The September 11, 2001 terrorist attack in New York City (NYC) that caused the collapse of the World Trade Center (WTC) resulted in the release of large amounts of smoke, debris, and particulate matter into the air. Many people involved in the initial rescue and recovery effort were exposed to these respirable materials. There has been an increasing number of pulmonary diseases reported in association with this exposure. We report a case of Swyer-James-Macleod Syndrome (SJMS) in a WTC first responder.
A 38-year-old male nonsmoker presented with 2 years of dyspnea on minimal exertion, cough, and wheezing. He was a first responder at WTC, “Ground Zero,” during which time he was exposed to particulate matter in the air. Prior to this, he was able to run miles and perform various exercises for his police department training. In 2002, he underwent treatment for “pneumonia”. In 2007, during WTC screening at Mt. Sinai, NYC, he reported a negative chest radiograph. Review of systems revealed occasional right-sided chest pressure on exertion. He noted symptomatic relief with albuterol meter-dose-inhaler. Physical examination showed reduced air-entry over the right chest without wheezing or rhonchi. Oxygen saturation on room air decreased to 92% while walking. Pulmonary function testing showed mild restrictive lung disease with minimal response to bronchodilator therapy. Computed tomography (CT) of chest demonstrated a hyperlucent right upper lobe with oligemic lung field consistent with SJMS (Figure 1).
To our knowledge, this is the first case reported of SJMS occuring after exposure to WTC respirable particulate matter. Exposure to materials in the air caused by the collapse of the WTC has been reported to result in bronchial responsiveness, cough, sarcoid-like granulomatous disease as well as bronchiolitis obliterans. SJMS is a rare disorder characterized radiographically by a unilateral hyperlucent lung. It is believed to be a postinfectious manifestation of childhood bronchiolitis obliterans caused by injury of the immature lung. Acute viral respiratory infection during the first 8 years of life is thought to be the main causative factor, however about 40% of cases have documented no history of episodes of childhood respiratory infection. The diagnosis is usually made based on clinical and radiographic findings rather than by pathology. When pathologic specimens have been examined, they have shown bronchiolitis obliterans with various degrees of chronic inflammation, fibrosis, and dilatation of airways and air spaces distal to the obstructed bronchioles. Air trapping results from air entering the spaces via collateral air drift but being unable to exit due to bronchiolar obstruction. Chest CT Scan is valuable because it eliminates other diagnoses that may mimic unilateral hyperlucency, such as central bronchial obstruction, cysts, and vascular disease. The prognosis and severity of SJMS is variable and depends on the development of bronchiectasis and frequency of recurrent pneumonia.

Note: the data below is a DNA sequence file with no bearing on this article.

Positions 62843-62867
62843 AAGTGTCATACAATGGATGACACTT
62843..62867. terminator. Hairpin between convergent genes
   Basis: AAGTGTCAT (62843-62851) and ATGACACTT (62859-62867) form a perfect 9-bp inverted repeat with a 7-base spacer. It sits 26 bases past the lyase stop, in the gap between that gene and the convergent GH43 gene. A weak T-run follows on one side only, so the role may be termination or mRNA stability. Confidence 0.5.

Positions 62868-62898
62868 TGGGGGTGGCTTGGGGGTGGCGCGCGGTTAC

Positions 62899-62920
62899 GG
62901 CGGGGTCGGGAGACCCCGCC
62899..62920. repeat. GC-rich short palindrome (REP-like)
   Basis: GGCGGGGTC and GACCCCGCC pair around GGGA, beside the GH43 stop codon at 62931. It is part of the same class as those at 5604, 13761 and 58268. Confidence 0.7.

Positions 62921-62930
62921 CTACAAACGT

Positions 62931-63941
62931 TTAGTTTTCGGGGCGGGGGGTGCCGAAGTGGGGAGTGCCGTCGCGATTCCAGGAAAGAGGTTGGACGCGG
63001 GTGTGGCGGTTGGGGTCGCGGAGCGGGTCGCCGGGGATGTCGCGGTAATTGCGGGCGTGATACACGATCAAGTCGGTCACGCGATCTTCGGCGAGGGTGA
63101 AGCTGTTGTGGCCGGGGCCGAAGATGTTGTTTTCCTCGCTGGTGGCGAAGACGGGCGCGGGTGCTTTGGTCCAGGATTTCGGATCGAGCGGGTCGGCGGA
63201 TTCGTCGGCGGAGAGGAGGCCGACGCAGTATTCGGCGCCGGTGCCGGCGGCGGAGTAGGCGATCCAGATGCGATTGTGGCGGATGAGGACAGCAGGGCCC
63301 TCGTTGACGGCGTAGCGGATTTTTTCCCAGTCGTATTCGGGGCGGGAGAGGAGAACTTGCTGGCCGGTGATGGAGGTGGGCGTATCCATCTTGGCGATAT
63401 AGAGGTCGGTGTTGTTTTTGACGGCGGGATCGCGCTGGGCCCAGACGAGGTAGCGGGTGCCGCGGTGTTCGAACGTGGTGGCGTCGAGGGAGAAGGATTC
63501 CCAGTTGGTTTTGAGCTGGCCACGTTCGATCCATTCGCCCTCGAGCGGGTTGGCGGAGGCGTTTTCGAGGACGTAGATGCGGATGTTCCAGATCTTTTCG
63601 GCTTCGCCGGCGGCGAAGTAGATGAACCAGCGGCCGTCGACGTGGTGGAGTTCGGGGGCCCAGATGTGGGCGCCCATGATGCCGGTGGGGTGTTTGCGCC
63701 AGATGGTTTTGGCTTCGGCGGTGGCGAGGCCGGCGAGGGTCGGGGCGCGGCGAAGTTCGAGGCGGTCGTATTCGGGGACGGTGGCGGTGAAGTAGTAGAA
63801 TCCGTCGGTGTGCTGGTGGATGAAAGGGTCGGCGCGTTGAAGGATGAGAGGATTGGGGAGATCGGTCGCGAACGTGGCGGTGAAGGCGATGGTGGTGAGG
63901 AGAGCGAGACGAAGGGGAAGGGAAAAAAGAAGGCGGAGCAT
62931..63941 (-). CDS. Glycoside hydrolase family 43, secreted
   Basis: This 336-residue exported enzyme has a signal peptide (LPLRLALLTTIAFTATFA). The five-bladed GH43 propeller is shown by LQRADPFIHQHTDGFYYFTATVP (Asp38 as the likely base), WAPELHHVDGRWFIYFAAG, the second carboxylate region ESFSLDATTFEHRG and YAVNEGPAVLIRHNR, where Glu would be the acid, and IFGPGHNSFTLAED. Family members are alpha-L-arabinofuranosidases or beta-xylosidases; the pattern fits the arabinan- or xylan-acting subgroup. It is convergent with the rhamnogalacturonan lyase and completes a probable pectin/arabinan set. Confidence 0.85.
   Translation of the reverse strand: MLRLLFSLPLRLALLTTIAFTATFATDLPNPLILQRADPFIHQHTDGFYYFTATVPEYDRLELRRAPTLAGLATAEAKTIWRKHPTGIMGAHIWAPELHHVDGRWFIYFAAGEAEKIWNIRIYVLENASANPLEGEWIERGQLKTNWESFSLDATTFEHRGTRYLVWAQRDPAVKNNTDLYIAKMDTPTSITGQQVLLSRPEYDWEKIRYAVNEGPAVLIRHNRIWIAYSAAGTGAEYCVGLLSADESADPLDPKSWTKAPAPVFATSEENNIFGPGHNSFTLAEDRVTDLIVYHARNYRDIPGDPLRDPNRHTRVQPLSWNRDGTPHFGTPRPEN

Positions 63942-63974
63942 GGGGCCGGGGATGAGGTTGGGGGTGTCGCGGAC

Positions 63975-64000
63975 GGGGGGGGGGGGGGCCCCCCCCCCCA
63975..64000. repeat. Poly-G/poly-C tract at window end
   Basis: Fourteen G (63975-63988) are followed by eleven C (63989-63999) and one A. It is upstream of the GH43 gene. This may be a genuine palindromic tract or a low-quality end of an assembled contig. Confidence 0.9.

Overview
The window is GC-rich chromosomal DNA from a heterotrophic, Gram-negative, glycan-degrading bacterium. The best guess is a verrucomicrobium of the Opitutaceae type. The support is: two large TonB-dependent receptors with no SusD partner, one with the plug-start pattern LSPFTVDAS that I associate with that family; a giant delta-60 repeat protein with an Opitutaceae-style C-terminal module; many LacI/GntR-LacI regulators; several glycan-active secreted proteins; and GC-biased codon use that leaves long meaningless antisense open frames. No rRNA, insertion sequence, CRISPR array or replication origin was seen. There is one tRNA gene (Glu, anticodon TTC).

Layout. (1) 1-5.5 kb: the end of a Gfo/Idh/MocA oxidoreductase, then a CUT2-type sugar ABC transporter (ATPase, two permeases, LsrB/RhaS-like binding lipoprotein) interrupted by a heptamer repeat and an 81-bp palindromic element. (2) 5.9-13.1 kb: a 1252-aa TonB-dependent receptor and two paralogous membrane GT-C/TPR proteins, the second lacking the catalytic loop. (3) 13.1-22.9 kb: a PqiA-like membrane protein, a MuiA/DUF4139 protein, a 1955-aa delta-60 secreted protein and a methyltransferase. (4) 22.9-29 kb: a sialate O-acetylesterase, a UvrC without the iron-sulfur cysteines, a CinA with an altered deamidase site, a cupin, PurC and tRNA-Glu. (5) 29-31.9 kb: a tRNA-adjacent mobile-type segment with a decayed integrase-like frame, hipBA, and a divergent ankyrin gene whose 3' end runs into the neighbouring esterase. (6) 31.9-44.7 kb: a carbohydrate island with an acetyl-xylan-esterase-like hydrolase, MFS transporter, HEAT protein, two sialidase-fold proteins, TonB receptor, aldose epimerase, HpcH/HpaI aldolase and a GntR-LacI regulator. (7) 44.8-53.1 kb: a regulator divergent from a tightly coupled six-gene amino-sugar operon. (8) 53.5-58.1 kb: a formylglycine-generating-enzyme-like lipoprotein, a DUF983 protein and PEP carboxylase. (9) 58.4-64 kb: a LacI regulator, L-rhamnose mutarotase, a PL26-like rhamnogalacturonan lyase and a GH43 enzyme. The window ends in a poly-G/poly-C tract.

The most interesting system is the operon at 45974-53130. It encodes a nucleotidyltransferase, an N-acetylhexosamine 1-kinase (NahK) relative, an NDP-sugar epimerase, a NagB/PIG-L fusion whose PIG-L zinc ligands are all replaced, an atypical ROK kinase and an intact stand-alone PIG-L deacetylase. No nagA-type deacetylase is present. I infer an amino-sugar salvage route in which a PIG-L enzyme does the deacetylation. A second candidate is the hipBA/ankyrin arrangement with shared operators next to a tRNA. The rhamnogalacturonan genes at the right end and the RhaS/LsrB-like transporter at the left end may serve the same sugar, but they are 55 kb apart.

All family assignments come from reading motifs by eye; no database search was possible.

Although pulmonary disease has been reported following WTC exposure, this is the first reported case of SJMS. Our previously healthy male presented with dyspnea on exertion, persistent cough, wheezing, and chest pressure following exposure to WTC debris. We believe the inhalation of toxic material during the intense short-term exposure to WTC led to bronchiolitis obliterans and subsequently to SJMS. Absence of respiratory symptoms with normal functioning capacity prior to 9/11/2001 emphasizes that the WTC exposure was the cause of his disease. This suggests that when presented with a case of SJMS, a history of toxic inhalation should be elicited along with that of recurrent respiratory infections.
Ruby Varghese, No Financial Disclosure Information; No Product/Research Disclosure Information